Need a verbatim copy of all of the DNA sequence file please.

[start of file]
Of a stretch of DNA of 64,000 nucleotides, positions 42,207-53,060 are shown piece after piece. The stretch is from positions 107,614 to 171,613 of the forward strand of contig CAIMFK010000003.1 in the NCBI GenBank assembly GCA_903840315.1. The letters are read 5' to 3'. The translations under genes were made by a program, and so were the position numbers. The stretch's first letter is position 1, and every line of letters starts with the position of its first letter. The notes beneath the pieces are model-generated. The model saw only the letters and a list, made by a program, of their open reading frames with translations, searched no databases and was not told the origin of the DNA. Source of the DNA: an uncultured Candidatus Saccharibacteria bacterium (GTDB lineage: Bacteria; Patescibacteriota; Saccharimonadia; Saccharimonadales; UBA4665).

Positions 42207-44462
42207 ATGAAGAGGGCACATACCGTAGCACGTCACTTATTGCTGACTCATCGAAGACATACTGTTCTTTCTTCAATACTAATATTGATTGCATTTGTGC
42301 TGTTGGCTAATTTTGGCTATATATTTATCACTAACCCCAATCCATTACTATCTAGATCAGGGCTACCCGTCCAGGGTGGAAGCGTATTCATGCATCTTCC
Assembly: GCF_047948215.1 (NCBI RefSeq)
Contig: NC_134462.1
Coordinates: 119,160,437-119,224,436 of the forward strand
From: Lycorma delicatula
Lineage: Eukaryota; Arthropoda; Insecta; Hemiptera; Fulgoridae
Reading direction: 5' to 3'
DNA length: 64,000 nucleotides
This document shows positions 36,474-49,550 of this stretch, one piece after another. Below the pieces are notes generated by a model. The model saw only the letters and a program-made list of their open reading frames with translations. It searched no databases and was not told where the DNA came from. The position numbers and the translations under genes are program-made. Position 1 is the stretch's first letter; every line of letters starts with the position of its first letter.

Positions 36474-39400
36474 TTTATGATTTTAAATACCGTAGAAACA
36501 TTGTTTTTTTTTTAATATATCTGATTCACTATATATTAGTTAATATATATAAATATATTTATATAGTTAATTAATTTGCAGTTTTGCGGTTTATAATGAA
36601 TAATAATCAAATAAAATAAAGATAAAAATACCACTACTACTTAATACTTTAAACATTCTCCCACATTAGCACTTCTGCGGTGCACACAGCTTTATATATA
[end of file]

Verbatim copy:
Of a stretch of DNA of 64,000 nucleotides, positions 42,207-53,060 are shown piece after piece. The stretch is from positions 107,614 to 171,613 of the forward strand of contig CAIMFK010000003.1 in the NCBI GenBank assembly GCA_903840315.1. The letters are read 5' to 3'. The translations under genes were made by a program, and so were the position numbers. The stretch's first letter is position 1, and every line of letters starts with the position of its first letter. The notes beneath the pieces are model-generated. The model saw only the letters and a list, made by a program, of their open reading frames with translations, searched no databases and was not told the origin of the DNA. Source of the DNA: an uncultured Candidatus Saccharibacteria bacterium (GTDB lineage: Bacteria; Patescibacteriota; Saccharimonadia; Saccharimonadales; UBA4665).

Positions 42207-44462
42207 ATGAAGAGGGCACATACCGTAGCACGTCACTTATTGCTGACTCATCGAAGACATACTGTTCTTTCTTCAATACTAATATTGATTGCATTTGTGC
42301 TGTTGGCTAATTTTGGCTATATATTTATCACTAACCCCAATCCATTACTATCTAGATCAGGGCTACCCGTCCAGGGTGGAAGCGTATTCATGCATCTTCC
Assembly: GCF_047948215.1 (NCBI RefSeq)
Contig: NC_134462.1
Coordinates: 119,160,437-119,224,436 of the forward strand
From: Lycorma delicatula
Lineage: Eukaryota; Arthropoda; Insecta; Hemiptera; Fulgoridae
Reading direction: 5' to 3'
DNA length: 64,000 nucleotides
This document shows positions 36,474-49,550 of this stretch, one piece after another. Below the pieces are notes generated by a model. The model saw only the letters and a program-made list of their open reading frames with translations. It searched no databases and was not told where the DNA came from. The position numbers and the translations under genes are program-made. Position 1 is the stretch's first letter; every line of letters starts with the position of its first letter.

Positions 36474-39400
36474 TTTATGATTTTAAATACCGTAGAAACA
36501 TTGTTTTTTTTTTAATATATCTGATTCACTATATATTAGTTAATATATATAAATATATTTATATAGTTAATTAATTTGCAGTTTTGCGGTTTATAATGAA
36601 TAATAATCAAATAAAATAAAGATAAAAATACCACTACTACTTAATACTTTAAACATTCTCCCACATTAGCACTTCTGCGGTGCACACAGCTTTATATATA